Northwest Plaza Mall Redevelopment Under Way

Nov 13, 2012

Northwest Plaza Mall in 2010
Credit Adam Allington / St. Louis Public Radio

Demolition crews are set to make way for a $106 million overhaul of the old Northwest Plaza Mall in St. Ann.

The nearly two-million square foot property has sat vacant for years and will be rebranded as “The Crossings at Northwest”.

On Tuesday elected officials took turns taking a sledgehammer to the old Sears Automotive Center, located at the corner of Lindbergh and St. Charles Rock Road.

The redevelopment involves tearing down much of the old shopping center and renovating the 12-story office tower.

St. Ann Mayor Michael Corcoran described the new footprint of what developers are planning for the property.

“We’ll have another big box retail on that corner and then another row of junior anchors and several restaurants,” said Corcoran, “We’ll also have assisted living at some point in time, a data center, a college, some kind of technical college.  It’s going to be very good mixed use for our community.”

The former J.C. Penney, Macy's and Burlington Coast Factory buildings will be preserved.  The spaces will be upgraded to serve as "high-density office space", which rely on lots of free parking and proximity to freeways.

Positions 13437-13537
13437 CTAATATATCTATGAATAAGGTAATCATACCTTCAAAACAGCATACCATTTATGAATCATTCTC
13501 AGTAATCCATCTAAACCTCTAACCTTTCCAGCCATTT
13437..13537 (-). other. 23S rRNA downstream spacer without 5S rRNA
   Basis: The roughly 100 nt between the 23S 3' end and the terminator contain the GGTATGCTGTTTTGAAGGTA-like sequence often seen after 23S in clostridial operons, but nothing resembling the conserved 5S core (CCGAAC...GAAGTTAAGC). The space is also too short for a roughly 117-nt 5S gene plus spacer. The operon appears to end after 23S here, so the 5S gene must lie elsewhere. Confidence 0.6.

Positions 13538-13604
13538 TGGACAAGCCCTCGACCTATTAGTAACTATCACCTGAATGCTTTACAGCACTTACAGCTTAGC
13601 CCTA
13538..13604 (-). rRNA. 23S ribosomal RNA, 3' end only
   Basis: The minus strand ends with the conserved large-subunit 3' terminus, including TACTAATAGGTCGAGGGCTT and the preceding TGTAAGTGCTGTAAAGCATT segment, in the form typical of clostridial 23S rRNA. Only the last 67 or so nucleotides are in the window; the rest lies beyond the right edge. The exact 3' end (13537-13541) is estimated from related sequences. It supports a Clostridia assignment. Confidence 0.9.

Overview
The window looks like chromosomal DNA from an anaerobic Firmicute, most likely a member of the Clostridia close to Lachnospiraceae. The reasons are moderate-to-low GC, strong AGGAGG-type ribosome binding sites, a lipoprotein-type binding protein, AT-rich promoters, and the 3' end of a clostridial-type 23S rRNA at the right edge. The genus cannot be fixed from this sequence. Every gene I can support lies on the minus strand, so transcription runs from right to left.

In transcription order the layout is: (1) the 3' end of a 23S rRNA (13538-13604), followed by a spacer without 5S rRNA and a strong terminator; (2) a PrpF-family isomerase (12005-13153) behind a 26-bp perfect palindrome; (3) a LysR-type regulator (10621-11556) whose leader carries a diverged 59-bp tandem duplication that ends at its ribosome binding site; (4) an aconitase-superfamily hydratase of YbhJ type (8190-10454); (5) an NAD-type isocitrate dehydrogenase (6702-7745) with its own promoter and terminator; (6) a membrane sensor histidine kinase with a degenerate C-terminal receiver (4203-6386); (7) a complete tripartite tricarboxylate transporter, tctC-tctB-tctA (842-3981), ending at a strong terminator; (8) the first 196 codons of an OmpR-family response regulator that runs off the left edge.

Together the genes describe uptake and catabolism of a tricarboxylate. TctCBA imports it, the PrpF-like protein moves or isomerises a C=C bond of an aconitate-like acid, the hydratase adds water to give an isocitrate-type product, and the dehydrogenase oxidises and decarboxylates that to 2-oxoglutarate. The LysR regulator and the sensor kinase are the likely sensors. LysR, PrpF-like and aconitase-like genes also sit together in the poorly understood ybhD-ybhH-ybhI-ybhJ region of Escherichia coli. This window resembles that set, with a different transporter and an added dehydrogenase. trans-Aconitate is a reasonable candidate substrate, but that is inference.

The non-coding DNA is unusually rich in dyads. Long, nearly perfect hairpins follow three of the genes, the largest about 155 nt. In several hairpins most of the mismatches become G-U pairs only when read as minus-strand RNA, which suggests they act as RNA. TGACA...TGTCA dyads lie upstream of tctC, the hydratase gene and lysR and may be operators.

When it originally opened in 1963, Northwest Plaza was the largest shopping mall in the world but  deteriorated significantly over the past decade as ownership changed hands several times.

Corcoran says having the property back in productive use will be a huge boost for the region.

“It’s our biggest stakeholder we have in this city, it’s been our identity to the region for many decades and just to see the deterioration and eventual closings, and being helpless to stop it was very frustrating.”

All told, roughly half the cost of redevelopment, about $50 million, will be financed through a combination of federal, state and local tax credits.

The project’s developer, Raven Development says demolition and construction will begin in 2013 and should take as many as three years to complete.

Follow Adam Allington on Twitter:  @aallington